If you want to get a flavour of what our Scotland self-guided tours are all about, just look at a piece of fine Scottish tweed. It perfectly represents its country – classically beautiful, natural, with warm rich colours inspired by nature and created by local people who are passionate about protecting their country’s cultural heritage. You will be wrapped in warmth wherever you go on our Scotland walking holidays, be it by a hot toddy at the end of the day on the Great Glen Way, or by a roaring fire on the West Highland Way or simply by the welcome of Scottish hosts.
Tweed is an all weathers fabric too, and Scotland is well known for having four seasons in one day. However, Scotland hiking tours also take you into several landscapes in a day, be it moorland and mountains, lochs and lowlands, coast and canals, in a country with some of the finest collection of waymarked ways woven through its natural fabric.
Popular regions and trails
Where to go
West Highland Way
The West Highland Way, walkable in ten days, is one of the most magnificent Scotland walking holidays, covering 154km between Milngavie, just north of Glasgow up to Fort William on the shores of Loch Linnhe, with Ben Nevis waiting to greet you on the final stretch. Although you won’t have many ascents, you will definitely have wilderness, including Loch Lomond and Trossachs National Park, the wilds of Rannoch Moor and the Glencoe peaks. Just like you don’t have to down a whisky in one, you don’t have to walk the Way in one either, but imbibe it slowly in different sections, either following Loch Lomond between Milngavie and Inverarnan or through the Highlands between Tyndrum and Fort William.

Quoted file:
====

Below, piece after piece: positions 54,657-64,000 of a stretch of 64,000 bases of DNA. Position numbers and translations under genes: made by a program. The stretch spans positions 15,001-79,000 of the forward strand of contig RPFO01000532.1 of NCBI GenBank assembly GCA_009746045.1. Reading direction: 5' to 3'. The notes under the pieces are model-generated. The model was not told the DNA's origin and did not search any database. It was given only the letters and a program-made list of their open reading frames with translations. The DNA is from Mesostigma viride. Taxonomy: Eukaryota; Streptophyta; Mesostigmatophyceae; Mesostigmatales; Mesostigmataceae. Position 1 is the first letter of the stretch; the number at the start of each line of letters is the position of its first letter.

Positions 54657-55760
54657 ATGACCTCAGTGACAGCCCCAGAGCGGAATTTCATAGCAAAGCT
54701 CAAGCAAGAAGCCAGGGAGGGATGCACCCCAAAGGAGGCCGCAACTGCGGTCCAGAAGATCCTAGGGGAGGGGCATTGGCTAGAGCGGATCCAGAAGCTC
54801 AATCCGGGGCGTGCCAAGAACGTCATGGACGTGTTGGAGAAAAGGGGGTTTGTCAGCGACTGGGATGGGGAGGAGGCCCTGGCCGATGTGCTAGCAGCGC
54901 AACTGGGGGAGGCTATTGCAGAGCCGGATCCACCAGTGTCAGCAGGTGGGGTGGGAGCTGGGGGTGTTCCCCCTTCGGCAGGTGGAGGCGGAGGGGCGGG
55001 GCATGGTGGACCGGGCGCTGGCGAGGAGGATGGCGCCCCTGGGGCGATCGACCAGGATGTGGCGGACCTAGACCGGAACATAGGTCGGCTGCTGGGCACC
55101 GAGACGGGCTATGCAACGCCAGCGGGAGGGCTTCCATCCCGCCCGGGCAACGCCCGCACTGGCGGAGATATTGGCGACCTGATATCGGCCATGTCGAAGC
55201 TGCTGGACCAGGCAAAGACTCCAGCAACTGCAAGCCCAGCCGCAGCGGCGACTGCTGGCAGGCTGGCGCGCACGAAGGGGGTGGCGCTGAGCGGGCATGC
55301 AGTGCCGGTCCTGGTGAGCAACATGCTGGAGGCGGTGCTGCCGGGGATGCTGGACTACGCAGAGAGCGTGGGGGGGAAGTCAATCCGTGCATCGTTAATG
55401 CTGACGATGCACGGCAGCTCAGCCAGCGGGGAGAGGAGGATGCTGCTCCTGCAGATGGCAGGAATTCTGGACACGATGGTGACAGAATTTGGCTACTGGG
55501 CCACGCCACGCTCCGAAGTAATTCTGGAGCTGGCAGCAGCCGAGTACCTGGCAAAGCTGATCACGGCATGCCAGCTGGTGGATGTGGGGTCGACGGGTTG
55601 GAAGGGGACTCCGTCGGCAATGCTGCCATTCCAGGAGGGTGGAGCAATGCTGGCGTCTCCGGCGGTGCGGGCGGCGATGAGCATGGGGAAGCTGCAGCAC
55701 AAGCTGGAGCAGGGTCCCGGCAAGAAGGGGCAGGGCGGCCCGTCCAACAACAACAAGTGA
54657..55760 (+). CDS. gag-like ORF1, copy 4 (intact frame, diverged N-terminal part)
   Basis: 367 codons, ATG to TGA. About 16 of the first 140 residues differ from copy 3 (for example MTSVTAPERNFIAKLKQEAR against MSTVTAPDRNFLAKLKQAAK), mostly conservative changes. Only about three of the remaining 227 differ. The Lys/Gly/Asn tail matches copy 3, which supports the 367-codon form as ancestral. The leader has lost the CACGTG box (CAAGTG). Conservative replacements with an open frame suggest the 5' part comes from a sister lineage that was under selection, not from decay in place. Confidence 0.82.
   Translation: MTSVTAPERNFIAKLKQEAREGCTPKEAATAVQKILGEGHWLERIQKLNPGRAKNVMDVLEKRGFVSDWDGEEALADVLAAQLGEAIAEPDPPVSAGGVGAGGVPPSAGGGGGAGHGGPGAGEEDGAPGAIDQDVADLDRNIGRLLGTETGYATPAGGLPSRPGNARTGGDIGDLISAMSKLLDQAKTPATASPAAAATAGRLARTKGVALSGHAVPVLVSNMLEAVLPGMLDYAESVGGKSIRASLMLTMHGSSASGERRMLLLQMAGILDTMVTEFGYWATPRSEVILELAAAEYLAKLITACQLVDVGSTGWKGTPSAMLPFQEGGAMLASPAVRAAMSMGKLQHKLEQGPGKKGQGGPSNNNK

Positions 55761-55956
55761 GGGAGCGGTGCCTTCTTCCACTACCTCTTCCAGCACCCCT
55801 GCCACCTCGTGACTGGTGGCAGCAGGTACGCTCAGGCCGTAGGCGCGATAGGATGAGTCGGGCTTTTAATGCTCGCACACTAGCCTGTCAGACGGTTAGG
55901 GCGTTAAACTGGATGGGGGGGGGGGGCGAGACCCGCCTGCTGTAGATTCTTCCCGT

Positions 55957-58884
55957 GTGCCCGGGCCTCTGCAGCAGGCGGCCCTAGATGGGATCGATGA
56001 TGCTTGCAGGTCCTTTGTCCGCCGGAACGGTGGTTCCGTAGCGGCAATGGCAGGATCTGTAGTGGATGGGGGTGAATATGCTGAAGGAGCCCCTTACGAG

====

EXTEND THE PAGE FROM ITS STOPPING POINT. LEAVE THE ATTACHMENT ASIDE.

Isle of Skye
The Isle of Skye is the largest island of the Inner Hebrides archipelago, and a bit like a microcosm of the mainland’s natural highlights, with its lochs, rugged peninsulas and valleys wrapped around the foothills of its mountainous interior. The Skye Trail covers most of Skye’s length and passes through the best hiking areas of the island, including the Black and Red Cuillin, Trotternish Ridge and Loch Coruisk. On our Walking on the Isle of Skye holiday, you’re based in two traditional B&Bs, with different walks on the doorstep of each. These include some on the main coast to coast trail from Loch Coruisk to Sligachan through the Cuillin Mountains, but also walks to the totally magical fairy pools and the island’s iconic Old Man of Storr rocky pinnacle.
Great Glen Way
If being by the water, wind in your hair and dipping your toes along the way is your thing, then the Great Glen Way may be the bonniest of our Scotland walking holidays. Spend nine days sauntering along the shores of the Caledonian Canal, with its adjoining lochs and locks, on a 118km trail leading from Fort William in the west to Inverness in the east through the Great Glen Valley. Staying in small hotels or B&Bs along the way, with your luggage transported daily for you, take the low road through the Highlands and be invigorated by fresh air coming in off the waters of Loch Lochy, Loch Oich and Loch Ness along the way. For an even greater ‘way’, combine this with the West Highland Way on this ultimate Scotland hiking tour.
Fife Coastal Path
The Fife Coastal Path covers 174km between Kincardine, north-west of Edinburgh, up to Newburgh, walking between the Forth and Tay estuaries. You can walk the complete trail over ten days on a route that dips in and out of historic towns and villages such as St. Andrews and Culross, as well as Fife’s East Neuk traditional fishing villages. This is a fine way to immerse yourself in Scotland’s eastern peninsula, where woodland paths and nature reserves are peppered with castles and coves. As well as an array of traditional Scottish guesthouses and hotels. You can also choose to just walk one or two sections of the Path, as you can see from our various Fife Coastal Path walking itineraries. All just a stone’s throw from Edinburgh and easily accessible by rail.
Rob Roy Way